Not to get too crunchy-granola, but how would the world be different if the conventional wisdom said, instead, “Everyone is responsible for each other’s happiness”?

Greatest hits: The Forum

Prompted by a new article in Mother Jones about the Landmark Forum, my friend Spencer recalled my article on the same subject from my old website circa 1998. Here it is, resurrected for the 21st-century web.

The last line — “This remains the central mystery of my life” — no longer applies. It’s still a mystery, but not the central one of my life. That’s reserved for trying to figure out Sarah Palin supporters.

In December 1997, my close friend Steve, an admirably intelligent and level-headed person, announced that he was going to spend an entire three-day weekend at the Forum, a group awareness training seminar run by an outfit called Landmark Education. Cost: $325, and three solid days of his life.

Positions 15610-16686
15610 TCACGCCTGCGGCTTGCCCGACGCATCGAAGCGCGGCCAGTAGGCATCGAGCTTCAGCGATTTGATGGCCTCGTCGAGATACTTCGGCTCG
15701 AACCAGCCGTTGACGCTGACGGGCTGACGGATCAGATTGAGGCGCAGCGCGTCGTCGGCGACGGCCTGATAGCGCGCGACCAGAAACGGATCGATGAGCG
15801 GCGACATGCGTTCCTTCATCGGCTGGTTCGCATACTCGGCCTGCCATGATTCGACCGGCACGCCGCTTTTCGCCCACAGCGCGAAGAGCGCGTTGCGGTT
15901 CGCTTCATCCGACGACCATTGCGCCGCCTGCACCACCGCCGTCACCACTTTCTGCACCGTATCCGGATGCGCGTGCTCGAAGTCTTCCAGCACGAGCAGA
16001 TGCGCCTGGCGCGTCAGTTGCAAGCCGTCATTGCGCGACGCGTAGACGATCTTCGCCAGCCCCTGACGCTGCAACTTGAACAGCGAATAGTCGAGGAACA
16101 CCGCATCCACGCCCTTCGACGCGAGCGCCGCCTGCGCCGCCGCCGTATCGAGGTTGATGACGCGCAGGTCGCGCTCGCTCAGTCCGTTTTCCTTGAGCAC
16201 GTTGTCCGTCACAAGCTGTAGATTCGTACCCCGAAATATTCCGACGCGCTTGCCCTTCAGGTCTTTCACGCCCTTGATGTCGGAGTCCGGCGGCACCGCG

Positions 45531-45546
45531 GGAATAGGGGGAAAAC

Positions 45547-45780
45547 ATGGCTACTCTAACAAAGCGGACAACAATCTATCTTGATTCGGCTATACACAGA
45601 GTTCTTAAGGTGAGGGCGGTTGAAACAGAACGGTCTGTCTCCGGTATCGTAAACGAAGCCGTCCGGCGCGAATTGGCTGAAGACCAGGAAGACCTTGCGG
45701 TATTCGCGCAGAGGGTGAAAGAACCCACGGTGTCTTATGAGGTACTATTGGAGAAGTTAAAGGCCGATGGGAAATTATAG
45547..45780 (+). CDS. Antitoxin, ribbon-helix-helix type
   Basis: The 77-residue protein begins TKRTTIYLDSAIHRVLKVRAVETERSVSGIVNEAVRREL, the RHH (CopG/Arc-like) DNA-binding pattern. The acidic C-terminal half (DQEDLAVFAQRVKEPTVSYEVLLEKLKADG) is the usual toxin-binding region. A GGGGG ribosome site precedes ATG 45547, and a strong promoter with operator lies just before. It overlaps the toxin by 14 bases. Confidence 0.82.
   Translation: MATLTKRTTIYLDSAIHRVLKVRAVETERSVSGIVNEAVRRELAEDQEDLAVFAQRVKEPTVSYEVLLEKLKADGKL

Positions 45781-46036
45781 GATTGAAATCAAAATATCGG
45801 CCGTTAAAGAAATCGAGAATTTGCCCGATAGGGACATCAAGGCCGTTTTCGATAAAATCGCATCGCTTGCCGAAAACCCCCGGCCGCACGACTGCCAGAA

We (that is, Steve’s friends) knew others who’d gone through the Forum in the past. A wave of Forum marketing swept the Carnegie Mellon campus back in the 1980’s. Those classmates who got caught up in it had been transformed into blissed-out zombies who smiled too much, were too understanding, were in touch with their inner whatevers, and went on and on endlessly about “I accept that” and “I’ve always <insert behavior here> but now I understand why I <insert behavior here>” and “I love you all” and so on. These were people who were adrift, who lacked competence in dealing with situations, who had unsatisfying connections to other people, and who generally were vulnerable to having their psyches manipulated. We knew that Steve was a paragon of competence, someone who always had a solid idea of what he thought about things and about people. What could he expect to get out of the Forum?